1st Quarter 2022 Market Commentary: Crosscurrents and Mixed Signals as U.S. Equities Rally in the Face of An Inverted Yield Curve
Data Source: Bloomberg
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March 2022 Highlights:
- As the Russia/Ukraine military conflict entered its first month with few signs of a ceasefire, global stocks had experienced significant selling pressure in the first half of March before rallying to close the month moderately positive. The late month rally was led by U.S. equities with the S&P 500 Index the only major region ending the month in positive territory although European stocks had ended the monthly nearly flat after having dropped over 10% earlier in the month.
- In March, the MSCI All-Country World Index (ACWI) rose 2.2% led by the S&P 500 which rose 3.7% followed by MSCI Europe (-0.1%), MSCI Japan (-0.5%), MSCI Pacific ex-Japan (-0.6%) and MSCI Emerging Markets (-2.3%).
- Commodity-focused markets such as Australia and Brazil benefited from the sharp rallies in industrial and agricultural commodities. Within MSCI Emerging Markets, Chinese-listed stocks came under heavy selling pressure earlier in the month following reports of renewed COVID outbreaks but then rallied as Chinese government officials hinted at an easing up on regulatory crackdowns and working with U.S. financial regulators to prevent de-listing on U.S. exchanges.
- Within the U.S., U.S. large caps outperformed small caps, as much of the month-end rally was focused on the perceived safety of large cap tech and consumer discretionary stocks, while value stocks outperformed growth stocks, but much of this outperformance came from late cyclicals (energy/materials). The S&P 500 Index returning +3.7% versus +0.4% for the S&P 600. S&P Pure Value outperformed Pure Growth, returning +3.5% versus +2.4%, respectively.
- During the height of the market sell-off that saw spot oil prices approaching $130/barrel, energy stocks continued their sector leadership although ‘defensive’ rate-sensitive sectors outperformed with Utilities and Real Estate among the leading sector performers alongside Energy and Materials. Consumer Staples lagged in March due to perceived margin pressures from rising commodity prices while Financials suffered due to a flattening yield curve (short-term rates rising faster than long-term rates) and reports of rising commercial loan losses, particularly in metropolitan areas that have yet to experience a full return of the workforce.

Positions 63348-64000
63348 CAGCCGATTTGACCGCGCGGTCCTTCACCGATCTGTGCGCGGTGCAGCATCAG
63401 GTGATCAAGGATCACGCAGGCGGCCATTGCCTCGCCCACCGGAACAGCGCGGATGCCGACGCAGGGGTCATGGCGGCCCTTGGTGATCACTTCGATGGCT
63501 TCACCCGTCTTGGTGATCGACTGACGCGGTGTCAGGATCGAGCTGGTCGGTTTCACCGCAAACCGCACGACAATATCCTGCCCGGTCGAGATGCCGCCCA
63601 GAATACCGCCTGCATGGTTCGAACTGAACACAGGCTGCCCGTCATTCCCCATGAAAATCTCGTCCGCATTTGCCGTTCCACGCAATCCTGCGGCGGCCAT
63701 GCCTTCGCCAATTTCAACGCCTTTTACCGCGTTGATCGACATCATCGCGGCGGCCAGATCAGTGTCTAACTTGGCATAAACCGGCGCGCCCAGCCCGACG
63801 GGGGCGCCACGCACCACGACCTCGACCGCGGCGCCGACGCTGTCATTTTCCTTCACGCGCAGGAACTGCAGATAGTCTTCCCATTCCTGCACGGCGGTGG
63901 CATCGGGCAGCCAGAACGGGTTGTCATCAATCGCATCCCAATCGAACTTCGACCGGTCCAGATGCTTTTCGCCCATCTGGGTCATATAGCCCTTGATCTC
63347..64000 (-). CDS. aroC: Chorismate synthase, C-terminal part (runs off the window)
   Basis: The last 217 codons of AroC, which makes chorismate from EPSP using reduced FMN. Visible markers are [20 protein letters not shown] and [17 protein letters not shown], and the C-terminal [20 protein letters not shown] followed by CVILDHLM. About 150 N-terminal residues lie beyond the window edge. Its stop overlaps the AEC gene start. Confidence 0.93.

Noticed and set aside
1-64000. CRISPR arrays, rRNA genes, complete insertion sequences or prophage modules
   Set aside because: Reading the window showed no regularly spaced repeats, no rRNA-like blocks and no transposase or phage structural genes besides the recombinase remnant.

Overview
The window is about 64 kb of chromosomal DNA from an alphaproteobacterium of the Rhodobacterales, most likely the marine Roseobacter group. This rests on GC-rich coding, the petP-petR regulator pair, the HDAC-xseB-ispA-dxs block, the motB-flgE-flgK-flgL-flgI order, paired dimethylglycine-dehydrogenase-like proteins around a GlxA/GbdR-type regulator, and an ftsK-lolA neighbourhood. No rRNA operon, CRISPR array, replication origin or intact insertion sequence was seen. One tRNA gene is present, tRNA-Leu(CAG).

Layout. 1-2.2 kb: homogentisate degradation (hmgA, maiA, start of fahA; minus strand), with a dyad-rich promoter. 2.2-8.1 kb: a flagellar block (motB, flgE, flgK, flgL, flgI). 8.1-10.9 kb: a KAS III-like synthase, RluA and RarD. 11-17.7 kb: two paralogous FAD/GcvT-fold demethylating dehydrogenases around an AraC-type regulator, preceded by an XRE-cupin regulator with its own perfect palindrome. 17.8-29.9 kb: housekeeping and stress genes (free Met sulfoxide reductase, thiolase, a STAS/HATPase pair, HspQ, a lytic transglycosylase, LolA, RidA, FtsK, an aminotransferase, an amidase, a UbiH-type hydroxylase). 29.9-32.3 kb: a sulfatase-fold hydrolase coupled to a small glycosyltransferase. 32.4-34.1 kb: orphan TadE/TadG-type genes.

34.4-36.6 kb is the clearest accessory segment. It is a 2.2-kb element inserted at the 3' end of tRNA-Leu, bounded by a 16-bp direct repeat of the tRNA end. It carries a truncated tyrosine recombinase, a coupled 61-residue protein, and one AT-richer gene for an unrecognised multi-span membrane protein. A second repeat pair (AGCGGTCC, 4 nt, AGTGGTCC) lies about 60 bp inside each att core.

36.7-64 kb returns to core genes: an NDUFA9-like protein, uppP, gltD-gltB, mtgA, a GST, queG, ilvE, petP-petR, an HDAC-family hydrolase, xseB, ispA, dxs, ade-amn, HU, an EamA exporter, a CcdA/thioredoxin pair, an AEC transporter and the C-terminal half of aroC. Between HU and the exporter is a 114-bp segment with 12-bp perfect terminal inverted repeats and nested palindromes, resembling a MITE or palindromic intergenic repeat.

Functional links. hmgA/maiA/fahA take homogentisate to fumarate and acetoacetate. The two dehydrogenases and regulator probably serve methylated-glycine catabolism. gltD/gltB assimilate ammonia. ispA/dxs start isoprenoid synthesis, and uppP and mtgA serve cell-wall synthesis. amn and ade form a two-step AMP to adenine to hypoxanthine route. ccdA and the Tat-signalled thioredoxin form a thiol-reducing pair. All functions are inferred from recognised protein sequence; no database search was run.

- Among risk factors, High Dividend and Value Factors underperformed all other risk factors while Minimum Volatility and Momentum outperformed. Momentum and High Quality saw a sharp recovery the latter half of the month.
- Investment grade fixed income suffered from a continued rise in interest rates as it became clearer that the Federal Reserve would need to adopt a more aggressive rate hike posture to address high inflationary pressures. The 10-Year U.S. Treasury yield reach 2.50% before settling down to 2.34% at the end of the month. Investment grade fixed income suffered due to a combination of rising interest rates and widening spreads for corporate and mortgage-backed securities. The Bloomberg/Barclays U.S. Aggregate Bond Index dropped 2.8% while the Global Aggregate ex US Index dropped -3.2%, the latter also suffering from higher interest rates as well as a strengthening U.S. dollar.
- S. high yield marginally outperformed the broader fixed income market even though credit spreads widened, although high yield credit spreads narrowed alongside the recovery in equities. The Bloomberg / Barclays US High Yield Index returned -1.1%, while Bloomberg/Barclays Emerging Market Debt Local Currency dropped 5.1% although the index stabilized following the removal of Russian debt from the major indices.
- Within equity alternatives, it was a volatile month for commodities as oil prices and industrial metals (nickel) experienced significant buying pressure before settling down. The S&P GSCI Commodities Index ended the month +9.6% although the index had been up nearly 25% earlier in the month. The Dow Jones REITs Index returned 7.1%, with much of the performance coming later in the month as the yield curve flattened, benefiting interest-rate sensitive sectors such as real estate.
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By: Benjamin Lavine